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Hohhot man aiding society drop by drop

By YUAN HUI in Hohhot and CHENG SI | China Daily | Updated: 2021-04-28 09:59

Liu Jun donates blood at a hospital in Hohhot, Inner Mongolia autonomous region. PHOTO PROVIDED TO CHINA DAILY

Donating blood requires kindness, courage and a passion to help others-qualities abundantly present in Liu Jun, who has been a regular donor for the past 11 years.

Born in Ulaanqab, Inner Mongolia autonomous region, Liu, 35, moved to Hohhot with his family when he was 14. Now a food deliveryman, he was surprised that news of his donations went viral online.

"I didn't know anything about donating blood when I first saw a bloodmobile outside a shopping mall around March 2010," he recalled. "I stepped into the vehicle just out of curiosity. I didn't even know my blood type. But I failed as a donor at that time as my health was not good enough."

Liu said that he adjusted his diet and made a second attempt to donate a month later, but again he was unsuccessful.

"I felt frustrated, but I was unwilling to give up," he said. "Then one day in June-I remember it was a rainy day-I took the blood test again, and surprisingly, I passed!"

He said that he felt really relaxed after donating 400 milliliters of blood. It felt as if all the pressure in his body was being released as the blood was drawn from him.

"Then I decided to donate every six months, but I never thought I would insist on doing it for 10 more years. I didn't tell my family about my decision in case they worried about my health, because back then I didn't have enough knowledge about the process to persuade them," he said.

Liu said he felt mostly good about his decision, even as he heard some rumors that donating blood could have side effects or even cause diseases.

"I've donated blood 94 times, totaling 36,800 ml since I started in 2010," he said. "I eventually told my family members about it in 2014, and they are concerned about my health. But I feel honored."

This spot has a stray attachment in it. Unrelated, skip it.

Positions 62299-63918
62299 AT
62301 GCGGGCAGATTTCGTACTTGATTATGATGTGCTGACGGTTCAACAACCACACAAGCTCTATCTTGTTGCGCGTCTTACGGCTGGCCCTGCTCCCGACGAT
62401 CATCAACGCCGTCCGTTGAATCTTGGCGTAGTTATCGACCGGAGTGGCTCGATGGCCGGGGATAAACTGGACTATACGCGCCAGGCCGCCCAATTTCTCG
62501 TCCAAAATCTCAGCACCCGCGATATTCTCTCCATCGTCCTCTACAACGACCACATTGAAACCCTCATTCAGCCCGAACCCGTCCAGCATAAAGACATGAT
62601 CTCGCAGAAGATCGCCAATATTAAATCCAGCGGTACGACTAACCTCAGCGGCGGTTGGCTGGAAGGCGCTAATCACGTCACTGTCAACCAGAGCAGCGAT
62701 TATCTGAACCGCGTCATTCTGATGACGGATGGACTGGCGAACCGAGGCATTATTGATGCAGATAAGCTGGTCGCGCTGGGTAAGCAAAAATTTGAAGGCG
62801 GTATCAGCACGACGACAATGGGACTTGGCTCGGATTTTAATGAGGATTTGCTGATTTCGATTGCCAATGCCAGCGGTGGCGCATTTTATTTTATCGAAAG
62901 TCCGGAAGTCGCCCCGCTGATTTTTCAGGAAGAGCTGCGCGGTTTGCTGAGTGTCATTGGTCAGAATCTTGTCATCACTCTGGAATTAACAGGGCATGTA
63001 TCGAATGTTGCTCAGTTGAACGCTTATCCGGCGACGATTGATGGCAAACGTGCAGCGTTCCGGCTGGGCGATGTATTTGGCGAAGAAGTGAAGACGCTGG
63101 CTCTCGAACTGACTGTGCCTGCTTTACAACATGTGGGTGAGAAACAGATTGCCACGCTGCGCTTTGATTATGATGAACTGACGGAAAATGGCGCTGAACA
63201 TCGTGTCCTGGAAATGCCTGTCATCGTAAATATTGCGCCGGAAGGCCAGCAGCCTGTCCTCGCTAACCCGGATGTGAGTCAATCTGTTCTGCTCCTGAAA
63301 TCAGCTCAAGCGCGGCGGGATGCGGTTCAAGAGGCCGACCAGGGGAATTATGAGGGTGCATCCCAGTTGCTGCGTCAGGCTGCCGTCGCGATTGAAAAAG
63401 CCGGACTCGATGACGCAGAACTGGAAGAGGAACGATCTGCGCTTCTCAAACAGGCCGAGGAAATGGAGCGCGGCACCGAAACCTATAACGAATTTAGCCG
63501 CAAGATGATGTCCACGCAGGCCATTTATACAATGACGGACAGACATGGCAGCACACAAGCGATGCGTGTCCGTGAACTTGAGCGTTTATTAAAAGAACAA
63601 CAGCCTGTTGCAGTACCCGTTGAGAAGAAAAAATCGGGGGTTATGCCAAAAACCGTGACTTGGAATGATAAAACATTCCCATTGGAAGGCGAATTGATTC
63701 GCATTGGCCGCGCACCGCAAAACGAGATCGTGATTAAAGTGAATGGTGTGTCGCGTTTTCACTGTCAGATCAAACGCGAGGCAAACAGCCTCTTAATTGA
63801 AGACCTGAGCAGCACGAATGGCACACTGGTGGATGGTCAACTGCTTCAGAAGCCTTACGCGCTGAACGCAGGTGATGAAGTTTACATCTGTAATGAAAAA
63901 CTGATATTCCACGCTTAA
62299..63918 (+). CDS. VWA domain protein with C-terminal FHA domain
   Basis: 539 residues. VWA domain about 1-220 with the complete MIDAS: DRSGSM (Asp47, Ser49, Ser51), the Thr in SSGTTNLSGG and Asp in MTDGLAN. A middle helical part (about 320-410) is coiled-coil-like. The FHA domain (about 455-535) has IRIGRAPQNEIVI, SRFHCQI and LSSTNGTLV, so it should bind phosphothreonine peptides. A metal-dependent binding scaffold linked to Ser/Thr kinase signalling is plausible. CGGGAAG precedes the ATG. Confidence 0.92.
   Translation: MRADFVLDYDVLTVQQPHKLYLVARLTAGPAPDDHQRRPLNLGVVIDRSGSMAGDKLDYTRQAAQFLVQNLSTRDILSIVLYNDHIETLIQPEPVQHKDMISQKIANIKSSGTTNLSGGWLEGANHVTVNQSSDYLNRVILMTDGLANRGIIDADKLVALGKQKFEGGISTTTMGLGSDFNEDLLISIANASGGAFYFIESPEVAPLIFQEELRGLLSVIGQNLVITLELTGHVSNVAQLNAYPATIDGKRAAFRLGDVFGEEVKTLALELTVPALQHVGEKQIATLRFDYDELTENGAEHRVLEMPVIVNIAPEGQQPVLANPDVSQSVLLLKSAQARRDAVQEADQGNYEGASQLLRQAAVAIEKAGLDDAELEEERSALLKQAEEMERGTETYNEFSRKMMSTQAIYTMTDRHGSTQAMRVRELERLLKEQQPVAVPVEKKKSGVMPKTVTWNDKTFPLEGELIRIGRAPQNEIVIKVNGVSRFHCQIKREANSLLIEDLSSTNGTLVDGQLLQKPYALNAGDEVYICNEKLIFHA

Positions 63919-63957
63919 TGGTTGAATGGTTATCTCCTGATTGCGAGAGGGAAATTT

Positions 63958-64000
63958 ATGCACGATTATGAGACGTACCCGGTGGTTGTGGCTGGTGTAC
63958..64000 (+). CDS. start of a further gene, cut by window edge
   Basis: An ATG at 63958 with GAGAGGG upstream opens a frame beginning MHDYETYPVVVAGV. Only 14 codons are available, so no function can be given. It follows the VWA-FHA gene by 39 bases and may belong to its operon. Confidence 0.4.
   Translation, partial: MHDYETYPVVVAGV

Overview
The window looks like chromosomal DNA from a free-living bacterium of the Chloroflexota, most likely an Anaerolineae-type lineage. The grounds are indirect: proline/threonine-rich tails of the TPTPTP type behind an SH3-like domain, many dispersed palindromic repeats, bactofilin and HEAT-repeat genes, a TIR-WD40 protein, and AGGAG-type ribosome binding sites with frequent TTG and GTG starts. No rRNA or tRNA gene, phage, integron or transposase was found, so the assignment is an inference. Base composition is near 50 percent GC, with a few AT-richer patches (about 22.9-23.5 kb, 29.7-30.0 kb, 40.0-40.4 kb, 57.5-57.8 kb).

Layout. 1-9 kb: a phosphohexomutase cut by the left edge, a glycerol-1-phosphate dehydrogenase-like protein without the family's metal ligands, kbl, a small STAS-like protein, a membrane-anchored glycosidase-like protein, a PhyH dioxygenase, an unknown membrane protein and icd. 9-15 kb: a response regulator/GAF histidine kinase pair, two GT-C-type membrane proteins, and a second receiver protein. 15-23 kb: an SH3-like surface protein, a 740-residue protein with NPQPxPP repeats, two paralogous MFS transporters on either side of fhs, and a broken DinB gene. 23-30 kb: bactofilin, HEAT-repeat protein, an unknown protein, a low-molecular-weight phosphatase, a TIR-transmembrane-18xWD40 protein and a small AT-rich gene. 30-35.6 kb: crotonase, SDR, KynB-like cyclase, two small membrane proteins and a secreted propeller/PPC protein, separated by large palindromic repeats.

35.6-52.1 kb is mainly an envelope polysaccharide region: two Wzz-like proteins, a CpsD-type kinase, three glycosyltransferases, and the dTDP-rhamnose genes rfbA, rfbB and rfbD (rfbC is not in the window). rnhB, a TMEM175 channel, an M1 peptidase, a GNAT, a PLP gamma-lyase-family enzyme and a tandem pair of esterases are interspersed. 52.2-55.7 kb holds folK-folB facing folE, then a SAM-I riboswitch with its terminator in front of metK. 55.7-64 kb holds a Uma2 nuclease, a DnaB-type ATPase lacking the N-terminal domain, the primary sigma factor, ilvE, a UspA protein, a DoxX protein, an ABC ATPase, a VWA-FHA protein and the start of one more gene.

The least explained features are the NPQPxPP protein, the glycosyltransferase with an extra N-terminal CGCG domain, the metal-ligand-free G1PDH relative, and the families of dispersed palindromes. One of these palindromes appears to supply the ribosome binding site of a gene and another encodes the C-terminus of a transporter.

His sense of honor comes from the feeling of being needed.

"I remember in 2013, the blood bank phoned me. There was a patient with leukemia in an urgent need of platelets. I rushed to the blood bank and saw his family members crying, worrying about the blood," he said. "I donated without hesitation. I felt that this was a way I could contribute to society, at least to those needing my help.

"As my knowledge on blood donations improved, I gave up any misgivings I had about it, believing that donating blood can benefit my health by speeding up my metabolism and enhancing my immunity," he added.

One of Liu's philosophies is that many hands make light work, so last year, he took action.

"The amount of blood for clinical use was in huge demand during the epidemic, but virtually nobody was willing to go outdoors to donate blood at the time. I felt rather anxious, and I knew that my own strength and efforts alone were of little importance," he said. "I think that 100 people donating blood is much better than one person donating 100 times."

Liu called on his friends and other donors to establish a team of volunteers.

"We held a rather big event on Dec 5, the International Volunteer Day for Social and Economic Development, in Hohhot, and we persuaded over 400 people to join. About 300 were college students," he said.

Last year, Liu Jun was presented with a State-level gold medal for his volunteer efforts. He is happy about doing his part to help, but still worries that there are too few donors.

"We don't have enough volunteers willing to donate blood. I think it's a lack of promotion, leading to misunderstandings and prejudices."

Still, he said his experiences have been encouraging.

"There is a volunteer in my team who is 54 years old, just one year shy of the age limit for blood donations. He still insists on donating blood whenever there is a need," he said.

"I've also shared my knowledge of blood donations with my 10-year-old kid, and thankfully his response has been positive. He said that he will join my team once he grows up," he said.

"My wish is that more people will donate to patients in need."

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